Rep. Ted Deutch (D-FL) on Wednesday admitted that the proliferation of assault rifles in the United States shows that our democracy is "broken."
"If a majority of Americans have long supported stricter gun control regulations but our elected officials who are supposed to represent the people have done nothing, does this mean that our democracy is broken?" Robert Schentrup, the older brother of fallen Marjory Stoneman Douglas student Carmen Schentrup, asked the congressman during CNN's gun control town hall.
"Is our democracy broken?" Deutch mused. "A little bit."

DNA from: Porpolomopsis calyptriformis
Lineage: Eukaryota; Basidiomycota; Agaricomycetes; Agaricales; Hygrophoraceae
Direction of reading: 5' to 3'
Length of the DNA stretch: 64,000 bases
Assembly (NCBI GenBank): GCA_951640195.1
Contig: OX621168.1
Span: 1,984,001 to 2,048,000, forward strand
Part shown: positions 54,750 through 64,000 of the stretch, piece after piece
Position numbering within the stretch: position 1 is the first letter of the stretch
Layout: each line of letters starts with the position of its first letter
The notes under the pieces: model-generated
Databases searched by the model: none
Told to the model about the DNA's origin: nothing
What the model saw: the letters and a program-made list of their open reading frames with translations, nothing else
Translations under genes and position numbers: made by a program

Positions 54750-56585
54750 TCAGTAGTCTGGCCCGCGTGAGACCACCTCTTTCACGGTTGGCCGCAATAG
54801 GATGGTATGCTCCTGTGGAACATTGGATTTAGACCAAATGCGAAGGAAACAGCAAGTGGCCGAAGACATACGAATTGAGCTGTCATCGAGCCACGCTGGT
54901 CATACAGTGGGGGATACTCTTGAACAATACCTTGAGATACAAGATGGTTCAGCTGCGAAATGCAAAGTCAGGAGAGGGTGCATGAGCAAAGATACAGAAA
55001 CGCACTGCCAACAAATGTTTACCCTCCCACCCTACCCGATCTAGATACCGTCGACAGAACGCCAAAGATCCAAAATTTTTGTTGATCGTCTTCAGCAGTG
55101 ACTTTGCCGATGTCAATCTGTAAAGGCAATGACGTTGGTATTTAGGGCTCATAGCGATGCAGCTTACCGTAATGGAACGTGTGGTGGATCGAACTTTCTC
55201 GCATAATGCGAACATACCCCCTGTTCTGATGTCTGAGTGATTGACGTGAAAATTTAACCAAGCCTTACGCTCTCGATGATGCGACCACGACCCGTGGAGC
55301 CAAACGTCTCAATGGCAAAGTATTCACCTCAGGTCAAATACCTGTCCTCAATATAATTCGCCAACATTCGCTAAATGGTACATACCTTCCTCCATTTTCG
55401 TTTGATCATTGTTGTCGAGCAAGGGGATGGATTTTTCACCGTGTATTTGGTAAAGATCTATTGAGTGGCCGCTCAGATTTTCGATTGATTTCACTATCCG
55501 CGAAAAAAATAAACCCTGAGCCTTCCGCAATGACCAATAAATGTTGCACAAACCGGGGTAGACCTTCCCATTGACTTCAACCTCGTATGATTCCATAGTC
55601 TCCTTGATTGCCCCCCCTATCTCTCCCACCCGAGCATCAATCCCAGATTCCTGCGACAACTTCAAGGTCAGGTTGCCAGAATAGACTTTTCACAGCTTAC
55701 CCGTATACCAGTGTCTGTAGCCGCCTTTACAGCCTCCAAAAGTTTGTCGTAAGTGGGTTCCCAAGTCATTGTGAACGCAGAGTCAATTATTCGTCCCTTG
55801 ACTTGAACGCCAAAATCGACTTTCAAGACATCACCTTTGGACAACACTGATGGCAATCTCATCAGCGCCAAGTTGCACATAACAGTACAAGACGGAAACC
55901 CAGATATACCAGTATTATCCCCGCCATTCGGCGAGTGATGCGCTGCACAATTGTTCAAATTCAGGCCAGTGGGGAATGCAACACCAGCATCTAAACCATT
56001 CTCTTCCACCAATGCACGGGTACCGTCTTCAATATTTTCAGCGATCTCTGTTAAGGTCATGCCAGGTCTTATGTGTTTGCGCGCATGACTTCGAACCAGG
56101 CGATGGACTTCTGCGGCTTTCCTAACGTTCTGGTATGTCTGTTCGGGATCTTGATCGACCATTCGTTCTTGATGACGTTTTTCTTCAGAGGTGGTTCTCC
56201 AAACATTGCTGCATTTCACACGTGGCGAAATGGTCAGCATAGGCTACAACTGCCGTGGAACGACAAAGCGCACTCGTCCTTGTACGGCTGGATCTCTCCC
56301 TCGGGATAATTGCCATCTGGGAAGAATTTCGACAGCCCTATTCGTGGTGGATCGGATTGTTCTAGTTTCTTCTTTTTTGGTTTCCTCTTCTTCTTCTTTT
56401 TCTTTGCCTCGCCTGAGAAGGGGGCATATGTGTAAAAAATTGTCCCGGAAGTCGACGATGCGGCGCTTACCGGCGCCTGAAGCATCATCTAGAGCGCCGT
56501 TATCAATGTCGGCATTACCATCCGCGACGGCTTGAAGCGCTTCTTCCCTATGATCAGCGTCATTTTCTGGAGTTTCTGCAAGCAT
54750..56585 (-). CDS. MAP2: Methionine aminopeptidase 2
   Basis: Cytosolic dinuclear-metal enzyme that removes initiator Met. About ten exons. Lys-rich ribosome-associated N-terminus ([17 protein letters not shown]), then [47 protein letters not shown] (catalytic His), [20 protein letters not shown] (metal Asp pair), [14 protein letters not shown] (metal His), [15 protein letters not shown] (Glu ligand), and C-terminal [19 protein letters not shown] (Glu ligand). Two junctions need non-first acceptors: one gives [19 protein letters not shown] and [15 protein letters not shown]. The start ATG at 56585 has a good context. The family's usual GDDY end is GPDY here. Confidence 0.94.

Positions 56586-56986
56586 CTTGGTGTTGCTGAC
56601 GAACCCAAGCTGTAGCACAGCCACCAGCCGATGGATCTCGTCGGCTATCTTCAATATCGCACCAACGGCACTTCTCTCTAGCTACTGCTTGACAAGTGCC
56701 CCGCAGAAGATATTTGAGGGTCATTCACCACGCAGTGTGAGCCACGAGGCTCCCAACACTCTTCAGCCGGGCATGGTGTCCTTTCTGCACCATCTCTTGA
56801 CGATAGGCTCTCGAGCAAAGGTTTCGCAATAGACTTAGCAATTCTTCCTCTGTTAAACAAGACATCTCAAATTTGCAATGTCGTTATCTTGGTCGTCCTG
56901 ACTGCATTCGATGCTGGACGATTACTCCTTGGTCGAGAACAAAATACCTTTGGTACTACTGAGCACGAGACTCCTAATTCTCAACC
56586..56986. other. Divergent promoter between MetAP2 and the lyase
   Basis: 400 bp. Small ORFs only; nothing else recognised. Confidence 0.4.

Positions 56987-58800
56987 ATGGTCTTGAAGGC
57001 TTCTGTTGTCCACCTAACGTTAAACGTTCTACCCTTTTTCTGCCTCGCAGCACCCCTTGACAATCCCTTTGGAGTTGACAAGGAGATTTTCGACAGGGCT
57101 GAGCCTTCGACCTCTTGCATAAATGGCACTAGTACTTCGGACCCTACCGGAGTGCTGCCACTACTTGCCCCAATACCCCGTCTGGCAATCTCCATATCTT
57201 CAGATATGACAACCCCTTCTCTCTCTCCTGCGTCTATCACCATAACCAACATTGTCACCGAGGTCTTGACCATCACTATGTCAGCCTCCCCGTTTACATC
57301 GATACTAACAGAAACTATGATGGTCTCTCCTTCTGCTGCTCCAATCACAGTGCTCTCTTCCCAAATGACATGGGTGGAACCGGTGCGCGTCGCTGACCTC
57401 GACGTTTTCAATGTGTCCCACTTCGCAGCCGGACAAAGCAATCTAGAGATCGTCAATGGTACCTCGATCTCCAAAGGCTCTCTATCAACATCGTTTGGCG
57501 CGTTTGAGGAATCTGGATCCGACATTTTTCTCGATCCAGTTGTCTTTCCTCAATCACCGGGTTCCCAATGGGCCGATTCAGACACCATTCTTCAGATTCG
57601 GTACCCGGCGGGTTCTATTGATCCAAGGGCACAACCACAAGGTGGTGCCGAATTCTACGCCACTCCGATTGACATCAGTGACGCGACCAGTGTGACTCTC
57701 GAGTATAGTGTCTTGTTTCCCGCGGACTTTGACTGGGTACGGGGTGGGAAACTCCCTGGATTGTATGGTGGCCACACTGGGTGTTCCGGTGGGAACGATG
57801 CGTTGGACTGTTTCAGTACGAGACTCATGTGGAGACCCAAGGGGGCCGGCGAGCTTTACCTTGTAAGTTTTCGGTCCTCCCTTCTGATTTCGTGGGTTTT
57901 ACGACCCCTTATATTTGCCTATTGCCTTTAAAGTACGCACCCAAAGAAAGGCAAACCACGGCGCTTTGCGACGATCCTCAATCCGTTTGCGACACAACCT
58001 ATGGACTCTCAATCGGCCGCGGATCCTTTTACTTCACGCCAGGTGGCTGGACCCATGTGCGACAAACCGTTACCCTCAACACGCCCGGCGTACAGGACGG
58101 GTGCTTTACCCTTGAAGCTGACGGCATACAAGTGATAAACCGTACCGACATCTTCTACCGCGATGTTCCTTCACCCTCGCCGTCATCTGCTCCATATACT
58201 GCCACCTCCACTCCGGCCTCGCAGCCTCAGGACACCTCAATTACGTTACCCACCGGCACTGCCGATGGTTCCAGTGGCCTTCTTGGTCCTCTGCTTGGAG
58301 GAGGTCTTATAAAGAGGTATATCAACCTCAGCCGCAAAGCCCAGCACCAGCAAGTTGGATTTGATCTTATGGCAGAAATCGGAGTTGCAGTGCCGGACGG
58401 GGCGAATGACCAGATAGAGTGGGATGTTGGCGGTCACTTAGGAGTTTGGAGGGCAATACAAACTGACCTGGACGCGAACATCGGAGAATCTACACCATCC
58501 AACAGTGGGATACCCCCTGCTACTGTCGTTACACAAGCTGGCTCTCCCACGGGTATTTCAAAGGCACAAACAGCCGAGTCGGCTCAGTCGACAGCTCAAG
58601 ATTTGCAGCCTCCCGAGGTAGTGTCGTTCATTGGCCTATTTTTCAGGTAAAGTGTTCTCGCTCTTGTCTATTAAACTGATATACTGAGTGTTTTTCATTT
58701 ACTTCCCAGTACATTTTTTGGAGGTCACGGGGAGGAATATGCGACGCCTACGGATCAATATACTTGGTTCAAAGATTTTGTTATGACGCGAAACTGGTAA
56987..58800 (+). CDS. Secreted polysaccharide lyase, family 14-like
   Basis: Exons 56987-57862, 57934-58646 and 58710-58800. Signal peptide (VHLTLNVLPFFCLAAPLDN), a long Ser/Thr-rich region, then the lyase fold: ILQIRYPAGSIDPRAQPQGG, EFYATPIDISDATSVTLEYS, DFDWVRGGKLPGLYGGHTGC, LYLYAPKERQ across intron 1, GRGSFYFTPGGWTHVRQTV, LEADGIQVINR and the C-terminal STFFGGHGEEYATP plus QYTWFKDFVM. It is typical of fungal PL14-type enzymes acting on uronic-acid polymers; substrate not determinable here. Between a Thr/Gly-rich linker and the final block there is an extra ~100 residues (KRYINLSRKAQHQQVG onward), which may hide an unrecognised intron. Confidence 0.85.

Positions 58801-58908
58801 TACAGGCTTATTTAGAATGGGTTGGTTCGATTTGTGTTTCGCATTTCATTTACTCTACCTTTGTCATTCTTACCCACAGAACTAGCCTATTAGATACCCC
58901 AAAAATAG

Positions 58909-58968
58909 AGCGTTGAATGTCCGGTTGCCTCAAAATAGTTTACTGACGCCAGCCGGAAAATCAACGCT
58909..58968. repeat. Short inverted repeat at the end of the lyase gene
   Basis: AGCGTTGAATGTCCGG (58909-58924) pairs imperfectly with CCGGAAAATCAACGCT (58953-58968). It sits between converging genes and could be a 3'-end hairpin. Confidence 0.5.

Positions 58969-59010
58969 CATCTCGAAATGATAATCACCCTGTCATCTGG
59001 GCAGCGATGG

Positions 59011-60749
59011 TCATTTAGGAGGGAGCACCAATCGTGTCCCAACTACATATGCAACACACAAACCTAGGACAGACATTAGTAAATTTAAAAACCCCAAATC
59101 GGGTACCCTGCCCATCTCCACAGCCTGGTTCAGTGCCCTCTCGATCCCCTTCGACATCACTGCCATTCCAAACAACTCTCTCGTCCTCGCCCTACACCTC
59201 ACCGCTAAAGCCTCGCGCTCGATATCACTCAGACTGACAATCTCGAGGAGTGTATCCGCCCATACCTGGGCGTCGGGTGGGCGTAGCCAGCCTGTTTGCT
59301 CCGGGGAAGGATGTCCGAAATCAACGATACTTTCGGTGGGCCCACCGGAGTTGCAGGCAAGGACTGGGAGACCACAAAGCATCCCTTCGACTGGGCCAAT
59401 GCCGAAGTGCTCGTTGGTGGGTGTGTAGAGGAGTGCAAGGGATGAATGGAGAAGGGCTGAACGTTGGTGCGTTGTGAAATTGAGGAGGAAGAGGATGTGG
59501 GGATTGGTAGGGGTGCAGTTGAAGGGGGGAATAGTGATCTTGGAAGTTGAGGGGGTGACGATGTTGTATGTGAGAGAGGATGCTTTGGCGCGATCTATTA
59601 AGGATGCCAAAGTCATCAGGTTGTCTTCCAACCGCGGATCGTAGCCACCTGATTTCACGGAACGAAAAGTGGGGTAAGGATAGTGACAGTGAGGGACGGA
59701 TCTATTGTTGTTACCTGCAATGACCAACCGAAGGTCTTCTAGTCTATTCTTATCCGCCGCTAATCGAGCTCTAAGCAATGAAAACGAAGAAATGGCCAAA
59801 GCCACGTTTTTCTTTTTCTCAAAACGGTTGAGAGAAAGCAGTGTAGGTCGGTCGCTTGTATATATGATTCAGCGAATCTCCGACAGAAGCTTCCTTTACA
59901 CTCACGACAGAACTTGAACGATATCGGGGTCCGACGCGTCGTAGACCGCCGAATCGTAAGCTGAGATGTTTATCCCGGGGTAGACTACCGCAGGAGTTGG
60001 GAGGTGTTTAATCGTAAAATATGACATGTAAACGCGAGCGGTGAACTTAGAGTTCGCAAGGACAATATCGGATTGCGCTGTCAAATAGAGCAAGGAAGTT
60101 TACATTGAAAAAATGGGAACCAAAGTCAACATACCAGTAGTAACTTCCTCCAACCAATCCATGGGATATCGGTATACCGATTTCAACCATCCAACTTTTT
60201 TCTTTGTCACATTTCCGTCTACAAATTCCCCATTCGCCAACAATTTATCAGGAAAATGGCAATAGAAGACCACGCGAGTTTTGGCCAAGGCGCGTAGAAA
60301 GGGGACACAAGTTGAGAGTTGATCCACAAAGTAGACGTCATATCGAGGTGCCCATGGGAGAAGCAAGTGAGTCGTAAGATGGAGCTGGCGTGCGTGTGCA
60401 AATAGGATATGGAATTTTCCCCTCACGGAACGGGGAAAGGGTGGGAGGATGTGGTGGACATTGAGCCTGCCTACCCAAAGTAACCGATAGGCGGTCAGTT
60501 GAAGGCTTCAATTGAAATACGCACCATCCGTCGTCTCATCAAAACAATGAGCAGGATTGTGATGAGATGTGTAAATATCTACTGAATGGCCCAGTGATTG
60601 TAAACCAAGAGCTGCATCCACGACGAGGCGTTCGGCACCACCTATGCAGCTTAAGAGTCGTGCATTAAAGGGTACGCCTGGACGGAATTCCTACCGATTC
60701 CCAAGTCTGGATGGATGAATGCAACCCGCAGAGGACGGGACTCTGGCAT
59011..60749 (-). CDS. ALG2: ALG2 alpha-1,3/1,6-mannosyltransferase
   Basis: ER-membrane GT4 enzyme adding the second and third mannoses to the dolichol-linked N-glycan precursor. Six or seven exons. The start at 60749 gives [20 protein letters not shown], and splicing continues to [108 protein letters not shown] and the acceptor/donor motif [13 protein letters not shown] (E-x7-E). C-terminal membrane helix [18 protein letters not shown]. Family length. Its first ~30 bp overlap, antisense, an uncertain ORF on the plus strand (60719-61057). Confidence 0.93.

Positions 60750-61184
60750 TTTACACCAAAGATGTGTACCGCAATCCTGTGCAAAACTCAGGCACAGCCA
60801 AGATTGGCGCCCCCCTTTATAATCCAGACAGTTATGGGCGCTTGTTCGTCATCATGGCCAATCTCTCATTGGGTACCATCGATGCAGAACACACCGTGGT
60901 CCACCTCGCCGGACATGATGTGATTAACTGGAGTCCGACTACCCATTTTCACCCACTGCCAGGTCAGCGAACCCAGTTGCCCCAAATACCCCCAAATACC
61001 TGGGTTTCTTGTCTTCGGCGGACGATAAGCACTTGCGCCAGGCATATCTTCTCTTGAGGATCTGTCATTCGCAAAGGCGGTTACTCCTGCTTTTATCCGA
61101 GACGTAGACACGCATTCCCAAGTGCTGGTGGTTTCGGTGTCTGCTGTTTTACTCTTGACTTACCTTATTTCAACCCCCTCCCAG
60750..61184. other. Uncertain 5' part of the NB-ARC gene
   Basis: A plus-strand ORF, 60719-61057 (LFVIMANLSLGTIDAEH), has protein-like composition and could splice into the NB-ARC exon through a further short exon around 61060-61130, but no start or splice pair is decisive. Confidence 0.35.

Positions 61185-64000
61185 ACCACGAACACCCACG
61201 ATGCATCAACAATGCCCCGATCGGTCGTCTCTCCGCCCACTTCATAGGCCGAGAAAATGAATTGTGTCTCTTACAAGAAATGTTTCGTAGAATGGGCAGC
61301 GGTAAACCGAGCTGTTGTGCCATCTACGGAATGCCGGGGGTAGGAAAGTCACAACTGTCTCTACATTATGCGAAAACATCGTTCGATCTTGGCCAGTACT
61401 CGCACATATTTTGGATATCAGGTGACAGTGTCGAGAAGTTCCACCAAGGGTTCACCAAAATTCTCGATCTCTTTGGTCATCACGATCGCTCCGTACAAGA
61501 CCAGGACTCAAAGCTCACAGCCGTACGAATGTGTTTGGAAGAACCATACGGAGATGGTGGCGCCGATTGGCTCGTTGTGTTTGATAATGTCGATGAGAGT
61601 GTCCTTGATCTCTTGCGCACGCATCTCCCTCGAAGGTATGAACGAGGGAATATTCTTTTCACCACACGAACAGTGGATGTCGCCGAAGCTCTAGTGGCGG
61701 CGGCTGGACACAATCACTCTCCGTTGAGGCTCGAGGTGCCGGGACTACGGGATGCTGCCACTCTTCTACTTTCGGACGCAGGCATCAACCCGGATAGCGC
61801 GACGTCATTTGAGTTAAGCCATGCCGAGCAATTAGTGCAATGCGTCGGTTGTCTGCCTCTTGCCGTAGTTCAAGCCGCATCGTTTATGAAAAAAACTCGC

"When any organization spends tens of millions of dollars promoting the interests of gun corporations to influence what happens in our elections, then yes, our democracy is a little broken," he said, referencing the National Rifle Association.
"Here's the beauty of our democracy," Deutch continued. "No matter how much money the NRA spends on political campaigns, millions and millions of dollars spent trying to convince people that representing the interests of gun companies is more important than standing up for America, no matter how much they spend, here's why our democracy is great, because everything we've seen, from the 3,300 survivors of Marjory Stoneman Douglas, the leadership that has been shown is leading a movement that is so much stronger than money spent in political campaigns."
The Florida Democrat went on to say that nearly "everyone in America" supports universal background checks for guns.
Watch below, via CNN: